We originally developed the project to meet a strategic goal to increase first-year to second year retention. We applied the multiple dimensions of the “flourishing” model to address issues that create the conditions for which students leave—lack of connection to peers and/or faculty/staff, perceived lack of institutional “fit,” and psychosocial factors that negatively impact the ability of a student to focus on academic work, among others.
Our original intent focus was to encourage First Year Seminar faculty to attend to broader issues of student flourishing, as they have regular connections with first year students in the critical first semester as professors and academic advisors. We did in fact brief First Year Seminar faculty on the flourishing model during a pre-semester advising training session, but new opportunities had emerged at the College that allowed us to rethink our approach.
With significant leadership transitions at Dickinson College, we saw the opportunity to gain new points of leverage to advance work on wellbeing issues for first-year students. Collaborative opportunities across the divisions of Academic Affairs and Student Life emerged. An inter-divisional team developed a common vision with accompanying learning outcomes for a comprehensive First Year Experience (see appendix). While the existing First Year Seminar program continues to be the core curricular element of the FY Experience, we added several other programmatic dimensions, specifically the First Year Interest Group and a new Dean structure.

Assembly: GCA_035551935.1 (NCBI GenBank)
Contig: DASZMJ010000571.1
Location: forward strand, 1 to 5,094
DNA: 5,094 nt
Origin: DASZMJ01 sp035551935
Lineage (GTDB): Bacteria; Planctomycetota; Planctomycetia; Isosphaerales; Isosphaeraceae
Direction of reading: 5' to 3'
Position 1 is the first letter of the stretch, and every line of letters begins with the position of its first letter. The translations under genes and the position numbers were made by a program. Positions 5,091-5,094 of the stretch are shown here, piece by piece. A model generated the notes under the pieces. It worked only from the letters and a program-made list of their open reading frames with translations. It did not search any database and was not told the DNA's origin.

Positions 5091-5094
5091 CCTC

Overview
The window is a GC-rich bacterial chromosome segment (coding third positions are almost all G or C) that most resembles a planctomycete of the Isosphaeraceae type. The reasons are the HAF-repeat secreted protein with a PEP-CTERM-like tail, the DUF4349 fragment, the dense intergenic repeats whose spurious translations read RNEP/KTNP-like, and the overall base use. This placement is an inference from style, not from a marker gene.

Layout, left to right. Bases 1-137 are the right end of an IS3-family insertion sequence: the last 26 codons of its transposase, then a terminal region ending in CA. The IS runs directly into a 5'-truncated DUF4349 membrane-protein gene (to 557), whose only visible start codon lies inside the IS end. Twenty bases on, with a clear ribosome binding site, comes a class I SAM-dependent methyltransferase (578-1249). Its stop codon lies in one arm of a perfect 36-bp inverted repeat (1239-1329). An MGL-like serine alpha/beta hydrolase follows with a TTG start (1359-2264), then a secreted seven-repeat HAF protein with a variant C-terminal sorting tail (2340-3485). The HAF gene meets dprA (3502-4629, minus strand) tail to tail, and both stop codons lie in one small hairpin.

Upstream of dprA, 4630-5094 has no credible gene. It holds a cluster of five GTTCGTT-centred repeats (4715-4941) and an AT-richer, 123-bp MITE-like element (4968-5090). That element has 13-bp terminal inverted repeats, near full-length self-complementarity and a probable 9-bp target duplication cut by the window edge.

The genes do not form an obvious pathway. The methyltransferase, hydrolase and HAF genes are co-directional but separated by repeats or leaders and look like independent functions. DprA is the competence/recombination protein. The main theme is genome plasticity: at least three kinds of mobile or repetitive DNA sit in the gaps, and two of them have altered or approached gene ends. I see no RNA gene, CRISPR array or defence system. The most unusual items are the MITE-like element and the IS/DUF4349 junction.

Primary Investigators: Shalom Staub, Associate Provost for Academic Affairs and Civic Engagement: email@example.com